If the films face challenges too,

by litepink on November 3, 2015

With the release of the Bobby Fischer film, Pawn Sacrifice, the Alan Turing film, The Imitation Game, and the Stephen Hawking film, The Theory of Everything, it a bumper year for a certain type of earnest, pedigreed prestige biopic. All three of these men are intellectual giants of the 20th century; all had serious physical and psychological hurdles to overcome.



If the films face challenges too, it how to wrestle these men stories away from hackneyed templates how to extricate themes, generate emotions and explain concepts we don feel we had drummed into us dozens of times before.



Professor Hawking, naturally, faced the most extreme disadvantage of the three the onset of motor neurone disease in his early twenties. Which shouldn automatically mean his film is the most affecting. But it is.



Without really straying for a moment outside the rigid formulae for this genre, The Theory of Everything just handles its task the best, harmonises its story the best. It a respectable and moving effort.



The love story between Hawking and his first wife Jane (Felicity Jones) is front and centre they meet barely two minutes into James Marsh film, and the sweep of their relationship gives it grip and unity. He a hunched, jaunty doctoral student in 1963 Cambridge; she a friendly soul preparing for a PhD in medieval poetry. They dally and flirt. Then, already wobbly on his feet, he has a terrible accident, falling crumpled and prone onto Trinity Hall flagstones.



Diagnosed with the disease after this collapse, Hawking was initially given two years to live. But for the next 30, until their divorce in 1995, Jane devoted the best part of her life to looking after him and their three children.



Anthony McCarten script, adapted from Jane memoir, Travelling to Infinity, is a thing of undeniable restraint and tact and tastefulness, but it does leave rather a lot of questions unraised, let alone answered. Did they never fight? Was sex at all difficult? What was his work ethic like?



Domesticity chez Hawking is remarkably even keeled here, given the taxing burden of care his worsening condition placed on Jane. Sure, the couple have differences of opinion about God and the universe and such, but even these are expressed in a polite spirit of wholly academic debate. It all risks being a little gauzy and sanitised a tad undramatic.



We wouldn want to distort Hawking personality, which is certainly on the sunny side. But this film is oddly lacking in the sense of inner torment a brilliant mind might surely, must feel at bodily betrayal. It retreats away from Stephen point of view almost from the moment he heaves his bent frame into a wheelchair. This is roughly when Jane meets Jonathan (Charlie Cox), a young widowed choirmaster who gradually platonically, at first became a part of their home.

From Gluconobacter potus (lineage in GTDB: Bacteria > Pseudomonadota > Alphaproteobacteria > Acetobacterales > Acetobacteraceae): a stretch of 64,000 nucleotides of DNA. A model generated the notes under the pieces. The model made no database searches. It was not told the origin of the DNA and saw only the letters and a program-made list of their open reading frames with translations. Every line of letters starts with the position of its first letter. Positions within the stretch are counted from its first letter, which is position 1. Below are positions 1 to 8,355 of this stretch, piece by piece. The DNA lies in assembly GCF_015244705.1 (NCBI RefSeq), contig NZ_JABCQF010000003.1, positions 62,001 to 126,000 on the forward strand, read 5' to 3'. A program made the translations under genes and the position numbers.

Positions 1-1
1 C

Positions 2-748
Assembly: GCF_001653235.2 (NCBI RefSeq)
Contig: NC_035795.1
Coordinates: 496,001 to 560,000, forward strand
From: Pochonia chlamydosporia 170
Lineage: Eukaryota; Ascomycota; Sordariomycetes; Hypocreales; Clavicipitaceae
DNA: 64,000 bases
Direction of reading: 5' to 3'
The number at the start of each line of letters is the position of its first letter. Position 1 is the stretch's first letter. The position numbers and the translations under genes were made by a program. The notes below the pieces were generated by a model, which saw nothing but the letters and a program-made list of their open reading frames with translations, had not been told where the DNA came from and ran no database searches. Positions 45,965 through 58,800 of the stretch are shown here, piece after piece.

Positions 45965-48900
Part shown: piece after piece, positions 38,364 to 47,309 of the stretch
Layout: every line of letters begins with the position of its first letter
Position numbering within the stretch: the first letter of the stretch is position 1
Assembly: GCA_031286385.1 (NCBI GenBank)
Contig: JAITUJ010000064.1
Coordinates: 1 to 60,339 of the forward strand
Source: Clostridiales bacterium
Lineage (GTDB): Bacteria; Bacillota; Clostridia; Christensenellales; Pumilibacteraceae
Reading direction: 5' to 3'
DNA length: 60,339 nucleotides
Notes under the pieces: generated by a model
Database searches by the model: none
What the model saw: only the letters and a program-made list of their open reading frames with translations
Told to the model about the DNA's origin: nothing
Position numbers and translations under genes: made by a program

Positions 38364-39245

Luckily, the complexities of this three cornered relationship give Marsh his strongest material, a lot of which is down to impeccable support from the reliably sympathetic Cox. Jones, who contributed her own best work to The Invisible Woman last year, does a vivid job with Jane love vs responsibility dilemma, but sometimes feels stuck in the limiting role of a nice, decent, God fearing woman trying her best, rather than a character with her own fully imagined inner life.



It certainly Redmayne film, and his performance is everything you could ask for: completely convincing in its physicality, credible in its pain, and warmly but not crassly optimistic in its nearly constant good temper. The most harrowing scene is almost wordless, as Hawking inches his agonised way up the stairs to where his baby son Robert looks on from above, dumbly witnessing his own father regression to sub toddler mobility.



Redmayne is so good at this mute distress you temporarily forget he acting; it happens again at the end. His tears when the couple throw in the towel recognise half a lifetime of love, and mourn it: the scene hits home. Right through, redeeming the film visuals from TV movie obviousness, Benot Delhomme cinematography is a creative boon, giving us the ultraviolet glow of a Cambridge May ball, the cosmic swirl of cream in a coffee cup.



That shot is a quotation from the Godard film, Two or Three Things I Know About Her (1967), where the image filled the screen, invoking the milky way and the far beyond. In its potted appraisal of Hawking cosmology, The Theory of Everything bends over backwards to speak to the layman, and relies on plenty of second hand inspiration. But it borrows from the right sources, this Theory. And that something.

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